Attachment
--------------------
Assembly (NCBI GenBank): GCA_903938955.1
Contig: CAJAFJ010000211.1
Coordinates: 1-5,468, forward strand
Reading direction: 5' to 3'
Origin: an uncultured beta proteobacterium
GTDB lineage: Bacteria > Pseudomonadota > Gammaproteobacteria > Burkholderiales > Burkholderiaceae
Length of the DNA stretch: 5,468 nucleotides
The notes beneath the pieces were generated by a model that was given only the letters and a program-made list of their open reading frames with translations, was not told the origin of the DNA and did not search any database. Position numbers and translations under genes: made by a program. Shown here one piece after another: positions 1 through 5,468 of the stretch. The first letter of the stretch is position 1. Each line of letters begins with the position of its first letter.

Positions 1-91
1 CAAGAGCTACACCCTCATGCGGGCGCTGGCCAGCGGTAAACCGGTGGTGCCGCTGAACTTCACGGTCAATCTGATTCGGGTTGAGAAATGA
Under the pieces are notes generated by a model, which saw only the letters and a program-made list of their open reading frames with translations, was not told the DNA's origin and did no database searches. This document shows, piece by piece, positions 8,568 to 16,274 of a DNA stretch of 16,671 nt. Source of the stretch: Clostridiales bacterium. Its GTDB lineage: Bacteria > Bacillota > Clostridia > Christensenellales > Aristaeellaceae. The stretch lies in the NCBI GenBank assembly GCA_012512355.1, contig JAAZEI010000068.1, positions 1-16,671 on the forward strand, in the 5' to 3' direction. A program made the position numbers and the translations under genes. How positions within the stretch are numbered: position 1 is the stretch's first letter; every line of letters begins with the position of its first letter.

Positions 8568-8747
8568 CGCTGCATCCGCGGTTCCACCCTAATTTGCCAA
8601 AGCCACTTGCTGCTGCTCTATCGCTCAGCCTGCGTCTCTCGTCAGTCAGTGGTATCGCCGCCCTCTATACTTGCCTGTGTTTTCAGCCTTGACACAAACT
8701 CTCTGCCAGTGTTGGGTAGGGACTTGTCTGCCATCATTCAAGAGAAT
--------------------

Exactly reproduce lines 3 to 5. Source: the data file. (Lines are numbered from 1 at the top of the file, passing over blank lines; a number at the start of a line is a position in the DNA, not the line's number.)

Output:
Coordinates: 1-5,468, forward strand
Reading direction: 5' to 3'
Origin: an uncultured beta proteobacterium